If you saw our recent Facebook video of a KTM125 nearly looping out through the Patetonga rollers, then you may be interested to know what all the fuss was about.
How to Nail Rollers
This is Mark, a dairy farmer, father and cross country racer who we were glad to see once again after having not worked with him for a while. During that time he had lost some confidence at going fast around corners and down straights so it made sense that we start with the ultimate bike control necessary through this challenging section.
For straight line confidence I began with keeping Mark and Sean Brown low to the bike, able to grip the seat with their knees for the harder impacts. This was revision for both riders, soon followed by the real magic.
In the past I had shown Mark how to let the bike pivot the front up and down without affecting his body, but this time I took it to the extreme. Their job was to keep the throttle locked on about half throttle, with their bikes in fourth gear. Most important was how they were not allowed to stop powering when the back wheel was coming off the ground. Instead, they were actually meant to keep powering through that transition and pull backwards on the handlebars at the same time.
What happens thereafter should feel like a backflip, but it is safe because you know that your back wheel will hit the next bump very soon which brings the front back down again. The harder you pull at this crucial moment, the smoother your front wheel will touch down on the top of the next bump while your rear wheel hardly leaves the ground at all.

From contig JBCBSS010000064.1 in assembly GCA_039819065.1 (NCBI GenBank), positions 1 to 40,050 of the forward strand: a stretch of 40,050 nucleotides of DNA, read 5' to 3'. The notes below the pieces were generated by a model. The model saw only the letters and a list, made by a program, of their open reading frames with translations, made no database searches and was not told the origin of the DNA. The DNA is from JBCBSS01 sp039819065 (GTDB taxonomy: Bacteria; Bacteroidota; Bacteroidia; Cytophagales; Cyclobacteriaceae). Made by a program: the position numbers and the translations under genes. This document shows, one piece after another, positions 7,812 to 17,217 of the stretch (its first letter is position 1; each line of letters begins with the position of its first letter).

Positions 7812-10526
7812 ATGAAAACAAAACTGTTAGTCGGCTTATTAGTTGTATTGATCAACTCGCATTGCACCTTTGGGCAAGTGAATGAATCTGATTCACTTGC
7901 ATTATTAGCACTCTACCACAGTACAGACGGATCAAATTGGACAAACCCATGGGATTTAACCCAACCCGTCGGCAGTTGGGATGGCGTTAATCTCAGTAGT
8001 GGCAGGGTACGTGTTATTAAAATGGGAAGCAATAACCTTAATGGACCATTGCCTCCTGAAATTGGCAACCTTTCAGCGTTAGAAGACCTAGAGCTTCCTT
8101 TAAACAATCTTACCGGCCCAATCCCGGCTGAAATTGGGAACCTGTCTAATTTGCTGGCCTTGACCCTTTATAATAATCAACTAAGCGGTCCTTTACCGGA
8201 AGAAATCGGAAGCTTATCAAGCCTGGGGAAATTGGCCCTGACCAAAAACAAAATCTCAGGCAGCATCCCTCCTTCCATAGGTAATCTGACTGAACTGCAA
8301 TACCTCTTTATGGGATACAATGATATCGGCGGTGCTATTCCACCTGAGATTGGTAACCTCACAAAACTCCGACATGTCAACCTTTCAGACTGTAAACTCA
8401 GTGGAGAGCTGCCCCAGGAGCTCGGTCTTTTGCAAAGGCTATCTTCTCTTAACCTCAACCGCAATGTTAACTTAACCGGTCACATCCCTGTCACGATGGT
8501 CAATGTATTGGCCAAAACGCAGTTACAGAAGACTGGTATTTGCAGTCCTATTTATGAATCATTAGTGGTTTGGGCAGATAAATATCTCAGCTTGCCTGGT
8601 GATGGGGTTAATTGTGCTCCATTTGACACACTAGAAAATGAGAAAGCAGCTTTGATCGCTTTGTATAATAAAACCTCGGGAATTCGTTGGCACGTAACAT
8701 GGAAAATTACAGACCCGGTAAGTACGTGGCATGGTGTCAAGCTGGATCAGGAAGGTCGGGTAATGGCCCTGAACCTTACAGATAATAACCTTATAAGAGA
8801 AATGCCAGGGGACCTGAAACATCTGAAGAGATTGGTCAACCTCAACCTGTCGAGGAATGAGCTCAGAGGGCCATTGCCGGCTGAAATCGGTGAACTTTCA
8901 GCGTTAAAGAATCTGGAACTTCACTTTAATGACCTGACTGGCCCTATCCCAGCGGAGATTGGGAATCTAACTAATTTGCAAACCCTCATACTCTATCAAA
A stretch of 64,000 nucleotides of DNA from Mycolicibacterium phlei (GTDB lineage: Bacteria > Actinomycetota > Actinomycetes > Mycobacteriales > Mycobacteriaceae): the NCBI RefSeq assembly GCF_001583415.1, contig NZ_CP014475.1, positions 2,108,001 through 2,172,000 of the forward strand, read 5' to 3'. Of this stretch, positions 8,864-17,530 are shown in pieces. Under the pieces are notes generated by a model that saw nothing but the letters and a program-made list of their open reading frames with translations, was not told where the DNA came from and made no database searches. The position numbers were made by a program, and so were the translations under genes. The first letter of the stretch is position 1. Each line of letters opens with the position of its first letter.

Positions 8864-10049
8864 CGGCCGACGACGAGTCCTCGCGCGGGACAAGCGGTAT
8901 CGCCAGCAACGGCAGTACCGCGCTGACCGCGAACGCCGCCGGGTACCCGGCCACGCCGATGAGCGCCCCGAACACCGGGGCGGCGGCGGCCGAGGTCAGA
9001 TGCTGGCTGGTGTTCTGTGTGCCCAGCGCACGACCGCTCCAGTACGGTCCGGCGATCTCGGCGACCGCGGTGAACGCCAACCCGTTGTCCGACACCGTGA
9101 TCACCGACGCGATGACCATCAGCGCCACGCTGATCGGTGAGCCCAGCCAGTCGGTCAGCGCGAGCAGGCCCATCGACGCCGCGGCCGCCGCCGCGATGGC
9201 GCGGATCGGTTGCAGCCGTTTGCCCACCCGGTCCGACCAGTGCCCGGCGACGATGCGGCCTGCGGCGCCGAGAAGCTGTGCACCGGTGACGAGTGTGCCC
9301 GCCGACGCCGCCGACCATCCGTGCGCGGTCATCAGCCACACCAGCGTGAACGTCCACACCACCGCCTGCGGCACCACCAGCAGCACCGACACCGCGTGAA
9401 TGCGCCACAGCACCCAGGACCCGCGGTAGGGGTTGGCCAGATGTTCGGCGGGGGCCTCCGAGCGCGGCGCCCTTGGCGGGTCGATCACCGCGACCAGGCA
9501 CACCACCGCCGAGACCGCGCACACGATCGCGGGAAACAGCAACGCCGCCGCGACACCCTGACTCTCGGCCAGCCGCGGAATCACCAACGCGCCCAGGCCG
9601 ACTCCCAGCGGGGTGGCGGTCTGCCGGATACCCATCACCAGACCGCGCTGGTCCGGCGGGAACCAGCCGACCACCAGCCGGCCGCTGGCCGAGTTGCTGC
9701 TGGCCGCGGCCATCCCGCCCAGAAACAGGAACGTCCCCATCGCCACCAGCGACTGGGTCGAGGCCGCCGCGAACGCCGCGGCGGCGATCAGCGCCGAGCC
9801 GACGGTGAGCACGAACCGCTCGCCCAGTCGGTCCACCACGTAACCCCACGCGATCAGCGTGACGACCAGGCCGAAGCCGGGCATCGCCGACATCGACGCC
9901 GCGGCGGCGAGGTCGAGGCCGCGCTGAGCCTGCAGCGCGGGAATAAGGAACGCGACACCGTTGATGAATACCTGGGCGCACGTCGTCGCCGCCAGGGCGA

What Mark was buzzing about, besides the adrenaline caused by getting the front so high, was that he began going through that section a gear higher (faster), with less and impacts and much more control. His confidence grew accordingly, hence the exited ramble you hear at the end of the video.
However the session was not over yet. Wanting to help their corner speed I helped Sean to lean into the turn with the bike which was not easy but soon saw him carrying impressive speed through the small berms. On the other hand it was once again getting Mark to lean his upper body back further while turning hard that stopped his front end from wanting to wash out, something he said I had told him a hundred times and yet made all the difference once again to leave him even more stoked. There seem to be some things that we constantly need reminding about.
After these men was Nathan Yeandle, keen to fix a problem he was having with the bike kicking sideways on him over the large tabletop. You may also enjoy finding out how we did that.
To keep it brief, the main issue was straightening up his bike at the last moment on the up ramp, rather than turning with the jump the whole way through. It was affecting him so much that clearing the jump was just not an option yet.
Fixing the Accidental Whip
His approach had been fine, but his lean into the up ramp was happening too early which made the rear wheel want to rebound him the wrong way before leaving the ground. Both and Nathan and his father were understandably pleased with his progress, so I look forward to the day when we can see him mastering that tabletop once again.
For me it was a highlight of a day, made even better considering the picture perfect condition of the track after what has been a wet winter, made possible thanks to the grading efforts of Peter Rust just prior to the rains received earlier that week.